"be pragmatic, use whatever solution is measurably best suited to alleviate a problem"

 

They may all work.  And semantics are important, pedantic as that was.

This might not sound very nice but all I hear when someone makes the argument that you have here is "I got mine so fuck you."

 

Some people are lazy mooches... your friends might be some of them. Most people want to work and want to be useful but life has a way of fucking over even the most hard working individuals. For every person like you who sacrificed and lived in poverty and got out there are even more people who sacrificed and lived in poverty and still do or died doing so. 

 

I dunno if socialism is the best system or not certain aspects of socialism do inform my wold view, I certainly don't like what I've seen and experienced of capitalism but I'm not totally against it either. I have a feeling the best system is something we humans haven't even thought of yet. 

Not all socialism is bad. Compare NFL and MLB in MLB Pittsburgh Pirates the small city team will probably never make the world series as the rich teams like Red Sox and Yankees spend as much as they want Pittsburgh pirates can never match up to them. Where as in NFL where there is revenue sharing the richer teams like Dallas and NY share their revenue with the league the smaller city teams like Packers and Steelers are able to compete regularly and have a level playing field. I would not say give all money to the poor but we need an active government that creates a level playing field that would help the small businesses, poor and needy

I'm put off by people who assume you're socialist just because you believe in universal health care. The rest of the civilized world has it and is happy with it, despite the disingenuous remarks of Americans saying "we have the best health care in the world", and "people from countries with socialized medicine come here for health care". They leave out the rest of the sentence, which is "if you can afford it".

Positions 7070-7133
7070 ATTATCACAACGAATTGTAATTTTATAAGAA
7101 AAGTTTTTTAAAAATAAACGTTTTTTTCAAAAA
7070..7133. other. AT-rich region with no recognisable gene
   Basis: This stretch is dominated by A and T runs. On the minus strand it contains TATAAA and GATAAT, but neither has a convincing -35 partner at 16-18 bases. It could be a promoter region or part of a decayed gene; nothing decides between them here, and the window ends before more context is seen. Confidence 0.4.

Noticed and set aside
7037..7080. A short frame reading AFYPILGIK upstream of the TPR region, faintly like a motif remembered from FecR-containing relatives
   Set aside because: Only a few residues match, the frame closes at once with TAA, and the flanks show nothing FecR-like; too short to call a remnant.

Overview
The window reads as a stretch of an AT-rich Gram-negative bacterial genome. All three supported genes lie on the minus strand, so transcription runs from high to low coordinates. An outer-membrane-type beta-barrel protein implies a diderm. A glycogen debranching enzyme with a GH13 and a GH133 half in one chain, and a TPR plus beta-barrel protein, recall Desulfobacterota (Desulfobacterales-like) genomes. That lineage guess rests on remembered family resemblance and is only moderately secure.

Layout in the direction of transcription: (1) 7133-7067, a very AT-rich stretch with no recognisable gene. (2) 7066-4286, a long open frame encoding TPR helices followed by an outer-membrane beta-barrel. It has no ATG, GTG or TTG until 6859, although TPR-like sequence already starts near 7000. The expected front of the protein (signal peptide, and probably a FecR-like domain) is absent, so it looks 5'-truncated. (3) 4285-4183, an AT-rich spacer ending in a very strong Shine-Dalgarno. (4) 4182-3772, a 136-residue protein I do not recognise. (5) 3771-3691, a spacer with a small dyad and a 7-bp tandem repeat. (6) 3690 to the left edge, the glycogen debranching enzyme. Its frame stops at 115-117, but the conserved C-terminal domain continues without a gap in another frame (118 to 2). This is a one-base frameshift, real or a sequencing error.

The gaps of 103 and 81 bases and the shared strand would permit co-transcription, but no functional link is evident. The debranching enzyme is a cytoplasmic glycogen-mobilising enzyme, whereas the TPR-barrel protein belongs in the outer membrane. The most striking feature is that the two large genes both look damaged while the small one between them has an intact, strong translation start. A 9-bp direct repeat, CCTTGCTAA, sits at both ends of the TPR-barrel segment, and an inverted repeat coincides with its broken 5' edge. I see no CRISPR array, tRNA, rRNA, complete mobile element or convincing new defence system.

Even if capitalism is the best system in the world, that doesn't mean it's perfect and needs no improvement. It's the "isms" that people embrace without question that corrupt us, over time. Meanwhile, in this country, calling people socialists still demonizes them in the eyes of the public a lot more effectively than calling people capitalists.

What I don't understand is why people don't remember that one of the worst economic crashes in American history hit us while the sacred Bush tax cuts were in effect, financial institutions were leveraging other people's money and blowing up the speculation bubbles, corporations were outsourcing production and jobs to countries with cheap labor, and energy costs rose to the point of costing working schmuck families extra thousands of dollars, yet ACORN and the lower classes just barely able to afford food and shelter got blamed for mismanagement. I mean really, the lower classes had all that power? Come on.

So there's enough blame to go around, but perhaps the biggest crimes were greed and ignorance, and pervasive ignorance of how the rest of the world was catching up and figuring out how to do things better than us, and do it for less.

I didn't mean to go off on a tangent. It's just that the irony may be that the civilized, socialist world out there may very well be passing up our stubborn, traditionalist, capitalism-trumps-labor-no-matter-what attitude. And they're healthier and happier and going on vacations and not putting in outrageous work hours.

I'm not as one-sided as I sound, here, and am playing devil's advocate. I don't really know how we lost vision as a country, except maybe we just didn't care enough about how the rest of the world was starting to win the most important races. Pervasive hubris and ignorance? I think we need to look around, outside, and learn from the rest of the world instead of blaming each other and blaming outsiders, or just expecting God to keep blessing us no matter what we do.

 

Socialism works - :D